In general, in one aspect, a fluid ejection system includes a fluid reservoir, a support to move a media in a first direction, a first plurality of independently controllable fluid ejector units, a second plurality of independently controllable fluid ejector units, and a controller electronically coupled to the first plurality of actuators and the second plurality of actuators. The first plurality of independently controllable fluid ejector units includes a first plurality of nozzles and a first plurality of actuators and is coupled to draw a liquid from the fluid reservoir. The second plurality of independently controllable fluid ejector units includes a second plurality of nozzles and a second plurality of actuators and is coupled to draw the same liquid from the fluid reservoir. The controller is configured to cause the first plurality of nozzles and the second plurality of nozzles to eject droplets of the liquid while the media is moving to form a line of pixels on the media in a single pass at a speed of greater than 3 m/s, pixels in the line of pixels uniformly spaced at a pixel pitch p. The first plurality of nozzles and the second plurality of nozzles are arranged in a plurality of nozzle pairs, each nozzle pair of the plurality of nozzle pairs including a first nozzle from the first plurality of nozzles and an associated second nozzle from the second plurality of nozzles, the first nozzle and associated second nozzle of each nozzle pair spaced apart in a second direction perpendicular to the first direction by less than the pixel pitch p and spaced apart in the first direction, and wherein the controller is configured such that the first nozzle and the second nozzle of each nozzle pair deposit droplets at the same pixel in the line of pixels.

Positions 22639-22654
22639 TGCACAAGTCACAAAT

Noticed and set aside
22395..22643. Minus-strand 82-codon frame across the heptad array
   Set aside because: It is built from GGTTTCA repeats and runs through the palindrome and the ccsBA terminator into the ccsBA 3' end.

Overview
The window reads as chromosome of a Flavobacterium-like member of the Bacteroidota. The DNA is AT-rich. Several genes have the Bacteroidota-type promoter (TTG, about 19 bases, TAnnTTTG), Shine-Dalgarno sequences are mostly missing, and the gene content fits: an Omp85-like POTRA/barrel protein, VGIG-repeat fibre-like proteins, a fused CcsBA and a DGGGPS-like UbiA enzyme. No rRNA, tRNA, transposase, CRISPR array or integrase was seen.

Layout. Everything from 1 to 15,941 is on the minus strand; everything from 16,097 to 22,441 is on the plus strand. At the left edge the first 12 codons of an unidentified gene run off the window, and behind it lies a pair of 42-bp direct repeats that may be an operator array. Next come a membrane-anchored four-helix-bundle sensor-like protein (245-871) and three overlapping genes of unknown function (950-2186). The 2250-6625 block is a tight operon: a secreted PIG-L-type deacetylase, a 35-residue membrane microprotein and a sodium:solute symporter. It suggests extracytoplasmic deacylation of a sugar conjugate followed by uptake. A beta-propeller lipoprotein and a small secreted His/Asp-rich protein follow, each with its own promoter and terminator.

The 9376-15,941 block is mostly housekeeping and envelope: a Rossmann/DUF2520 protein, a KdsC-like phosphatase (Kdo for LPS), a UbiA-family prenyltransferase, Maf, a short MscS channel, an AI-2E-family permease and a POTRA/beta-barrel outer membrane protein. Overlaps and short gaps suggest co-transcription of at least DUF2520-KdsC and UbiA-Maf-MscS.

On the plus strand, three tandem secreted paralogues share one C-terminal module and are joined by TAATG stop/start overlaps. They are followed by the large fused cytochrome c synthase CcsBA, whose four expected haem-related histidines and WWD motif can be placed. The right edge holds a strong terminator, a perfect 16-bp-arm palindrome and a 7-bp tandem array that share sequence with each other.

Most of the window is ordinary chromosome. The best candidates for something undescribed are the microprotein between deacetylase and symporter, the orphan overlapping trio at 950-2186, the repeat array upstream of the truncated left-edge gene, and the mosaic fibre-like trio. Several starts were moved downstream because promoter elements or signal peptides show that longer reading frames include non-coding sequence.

These and other embodiments can optionally include one or more of the following features. The first plurality of nozzles and the second plurality of nozzles can have n rows of nozzles per pixel in the second direction, and a spacing between the nozzles in the second direction can be greater than zero and less than p/n.
The first plurality of independently controllable fluid ejector units and the second plurality of independently controllable fluid ejector units can be part of the same fluid ejection module. The first and second plurality of nozzles can be arranged in a matrix. The first plurality of independently controllable fluid ejector units can be part of a first fluid ejection module, and the second plurality of independently controllable fluid ejector units is part of a second fluid ejection module. The nozzles of the first plurality of nozzles can be arranged in a first matrix, and the nozzles of the second plurality of nozzles can be arranged in a second matrix.